Photo (left): PS 199 Jesse Isador Straus, Edward Durell Stone, 1960-63, credit: Rachel Levy
The validity and necessity of the survey became apparent during the course of the project as deferred maintenance, poor repair work and threats of demolition were discovered.  At the center of city-led development opportunities, PS 199 Jesse Isadore Straus (270 West 70th Street, architect Edward Durell Stone, 1960-63) and PS 191 Amsterdam School (210 West 61st Street, architect William Gehron, 1952-55) were at risk of being demolished until June 2013 when an alternate site was selected. The development proposals for each site included destroying the historic buildings and constructing residential high-rises on the same sites with new schools in the basement. These city-owned properties were not required to go through the city’s public review process, making them particularly vulnerable. Although neither school site was selected for this project, they occupy prime real estate in the heart of Lincoln Square and could be in danger of demolition again in the future, as could other schools located in areas with high real estate values. 
As heavily used buildings, the post-war public schools are in need of continuous maintenance and repair. The approach to these repairs must be thoughtfully undertaken so as not to alter or compromise the designs of the buildings. The experimental nature of some of the post-war materials also brings into question how to make repairs or changes to the schools as student safety is paramount. Over the past five decades a variety of approaches to the restoration, maintenance and repair work have been used. After surveying the buildings, the approach used by Nelligan White Architects in their restoration of PS 111 Adolph S. Ochs (444 W. 53rd Street, 1956-58) managed to complete the needed work while remaining faithful to Michael Radoslovich’s design. This careful process would be the ideal method.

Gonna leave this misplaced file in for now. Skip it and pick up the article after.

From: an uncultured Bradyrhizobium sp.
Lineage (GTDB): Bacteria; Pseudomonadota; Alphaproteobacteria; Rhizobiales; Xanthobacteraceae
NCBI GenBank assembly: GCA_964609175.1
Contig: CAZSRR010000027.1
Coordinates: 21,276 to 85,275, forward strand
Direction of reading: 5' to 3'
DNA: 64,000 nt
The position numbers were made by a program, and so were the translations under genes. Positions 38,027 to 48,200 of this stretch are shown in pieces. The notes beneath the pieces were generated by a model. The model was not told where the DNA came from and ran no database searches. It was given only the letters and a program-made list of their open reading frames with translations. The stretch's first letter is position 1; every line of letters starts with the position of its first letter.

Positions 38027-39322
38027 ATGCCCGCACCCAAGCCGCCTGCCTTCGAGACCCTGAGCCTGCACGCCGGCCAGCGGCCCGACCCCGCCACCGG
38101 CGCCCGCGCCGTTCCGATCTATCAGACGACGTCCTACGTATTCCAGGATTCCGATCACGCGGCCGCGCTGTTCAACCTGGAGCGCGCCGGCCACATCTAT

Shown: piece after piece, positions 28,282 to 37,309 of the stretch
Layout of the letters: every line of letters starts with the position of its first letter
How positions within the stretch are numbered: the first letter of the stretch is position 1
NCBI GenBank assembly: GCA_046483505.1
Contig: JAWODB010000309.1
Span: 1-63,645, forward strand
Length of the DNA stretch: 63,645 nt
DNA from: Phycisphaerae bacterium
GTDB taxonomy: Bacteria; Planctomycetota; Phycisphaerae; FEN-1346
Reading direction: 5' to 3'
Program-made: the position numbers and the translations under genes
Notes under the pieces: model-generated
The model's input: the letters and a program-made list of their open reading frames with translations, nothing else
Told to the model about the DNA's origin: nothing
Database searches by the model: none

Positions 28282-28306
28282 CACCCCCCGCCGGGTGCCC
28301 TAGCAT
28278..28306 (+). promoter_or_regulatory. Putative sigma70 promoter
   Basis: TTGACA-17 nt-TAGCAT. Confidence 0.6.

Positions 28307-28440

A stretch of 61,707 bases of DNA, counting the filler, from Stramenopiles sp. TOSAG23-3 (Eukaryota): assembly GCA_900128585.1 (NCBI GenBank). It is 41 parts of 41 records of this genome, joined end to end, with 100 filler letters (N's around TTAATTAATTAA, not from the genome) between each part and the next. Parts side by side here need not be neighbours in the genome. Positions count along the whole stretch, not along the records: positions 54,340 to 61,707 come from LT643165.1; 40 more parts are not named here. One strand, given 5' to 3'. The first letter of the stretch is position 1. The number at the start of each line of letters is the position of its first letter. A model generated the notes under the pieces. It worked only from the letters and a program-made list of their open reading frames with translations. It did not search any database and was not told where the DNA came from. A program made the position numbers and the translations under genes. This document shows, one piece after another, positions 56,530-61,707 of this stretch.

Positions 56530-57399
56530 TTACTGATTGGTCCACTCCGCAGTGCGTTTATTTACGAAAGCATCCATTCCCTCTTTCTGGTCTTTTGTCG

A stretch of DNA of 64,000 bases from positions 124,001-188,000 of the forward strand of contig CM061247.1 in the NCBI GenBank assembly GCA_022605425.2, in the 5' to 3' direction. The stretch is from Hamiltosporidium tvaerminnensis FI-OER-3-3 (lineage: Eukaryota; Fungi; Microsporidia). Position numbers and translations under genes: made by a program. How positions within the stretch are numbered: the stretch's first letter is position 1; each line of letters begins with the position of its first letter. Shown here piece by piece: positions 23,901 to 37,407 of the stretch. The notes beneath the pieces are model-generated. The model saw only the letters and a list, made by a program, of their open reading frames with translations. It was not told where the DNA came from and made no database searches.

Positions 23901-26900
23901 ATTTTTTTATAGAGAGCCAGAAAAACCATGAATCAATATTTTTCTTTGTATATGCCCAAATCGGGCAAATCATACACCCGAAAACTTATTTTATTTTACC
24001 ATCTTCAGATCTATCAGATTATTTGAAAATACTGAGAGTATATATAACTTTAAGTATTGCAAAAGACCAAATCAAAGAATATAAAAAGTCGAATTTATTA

Photo: PS 154 Harriet Tubman, Paul Williams, 1960-64, credit: Melissa Swanson
The designs of the schools reflect architectural trends of the time and vary from Neo-formalist to Brutalist; from Moderne to the International Style. These design choices reinforce the pedagogical shift that took place simultaneously that moved away from static classrooms to interactive and flexible spaces where the teacher engaged students in new ways. This style of teaching and learning are still the buzzwords today in education, and ensure that these buildings continue to be relevant.
While these schools are coming of age for formal preservation protection, they have been an understudied resource and their designs are often unappreciated. Hopefully, by raising awareness some level of protection for these schools can be garnered. To that end, a website has been created to highlight these schools and can be found at www.postwarschools.com. This is just the beginning of the work that needs to be done to protect these buildings, and hopefully by documenting them and initiating the advocacy efforts, other groups will be willing to step forward and continue this initiative.